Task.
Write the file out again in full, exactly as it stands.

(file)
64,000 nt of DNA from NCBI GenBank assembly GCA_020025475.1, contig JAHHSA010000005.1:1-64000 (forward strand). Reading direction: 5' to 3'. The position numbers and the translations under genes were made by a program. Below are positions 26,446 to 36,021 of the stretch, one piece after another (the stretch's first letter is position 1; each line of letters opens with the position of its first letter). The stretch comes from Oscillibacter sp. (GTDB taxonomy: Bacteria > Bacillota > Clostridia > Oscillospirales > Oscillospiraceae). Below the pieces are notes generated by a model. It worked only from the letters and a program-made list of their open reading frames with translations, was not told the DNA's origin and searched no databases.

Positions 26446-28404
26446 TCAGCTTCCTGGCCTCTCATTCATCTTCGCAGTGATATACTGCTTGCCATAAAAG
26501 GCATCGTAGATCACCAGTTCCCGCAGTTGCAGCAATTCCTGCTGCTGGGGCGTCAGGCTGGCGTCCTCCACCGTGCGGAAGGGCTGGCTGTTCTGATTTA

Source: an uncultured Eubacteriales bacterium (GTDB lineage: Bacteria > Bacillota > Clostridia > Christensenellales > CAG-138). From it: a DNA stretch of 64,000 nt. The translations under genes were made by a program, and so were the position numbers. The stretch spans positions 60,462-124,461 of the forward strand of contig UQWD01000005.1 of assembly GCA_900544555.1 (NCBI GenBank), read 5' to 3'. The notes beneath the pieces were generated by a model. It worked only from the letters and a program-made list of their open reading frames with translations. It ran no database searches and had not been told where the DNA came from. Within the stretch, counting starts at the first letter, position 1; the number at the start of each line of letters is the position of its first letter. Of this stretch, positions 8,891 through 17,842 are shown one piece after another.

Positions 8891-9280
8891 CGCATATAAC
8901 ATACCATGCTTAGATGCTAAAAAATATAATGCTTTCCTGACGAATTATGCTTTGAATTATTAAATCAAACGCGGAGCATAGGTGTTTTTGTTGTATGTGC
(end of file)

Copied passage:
64,000 nt of DNA from NCBI GenBank assembly GCA_020025475.1, contig JAHHSA010000005.1:1-64000 (forward strand). Reading direction: 5' to 3'. The position numbers and the translations under genes were made by a program. Below are positions 26,446 to 36,021 of the stretch, one piece after another (the stretch's first letter is position 1; each line of letters opens with the position of its first letter). The stretch comes from Oscillibacter sp. (GTDB taxonomy: Bacteria > Bacillota > Clostridia > Oscillospirales > Oscillospiraceae). Below the pieces are notes generated by a model. It worked only from the letters and a program-made list of their open reading frames with translations, was not told the DNA's origin and searched no databases.

Positions 26446-28404
26446 TCAGCTTCCTGGCCTCTCATTCATCTTCGCAGTGATATACTGCTTGCCATAAAAG
26501 GCATCGTAGATCACCAGTTCCCGCAGTTGCAGCAATTCCTGCTGCTGGGGCGTCAGGCTGGCGTCCTCCACCGTGCGGAAGGGCTGGCTGTTCTGATTTA

Source: an uncultured Eubacteriales bacterium (GTDB lineage: Bacteria > Bacillota > Clostridia > Christensenellales > CAG-138). From it: a DNA stretch of 64,000 nt. The translations under genes were made by a program, and so were the position numbers. The stretch spans positions 60,462-124,461 of the forward strand of contig UQWD01000005.1 of assembly GCA_900544555.1 (NCBI GenBank), read 5' to 3'. The notes beneath the pieces were generated by a model. It worked only from the letters and a program-made list of their open reading frames with translations. It ran no database searches and had not been told where the DNA came from. Within the stretch, counting starts at the first letter, position 1; the number at the start of each line of letters is the position of its first letter. Of this stretch, positions 8,891 through 17,842 are shown one piece after another.

Positions 8891-9280
8891 CGCATATAAC
8901 ATACCATGCTTAGATGCTAAAAAATATAATGCTTTCCTGACGAATTATGCTTTGAATTATTAAATCAAACGCGGAGCATAGGTGTTTTTGTTGTATGTGC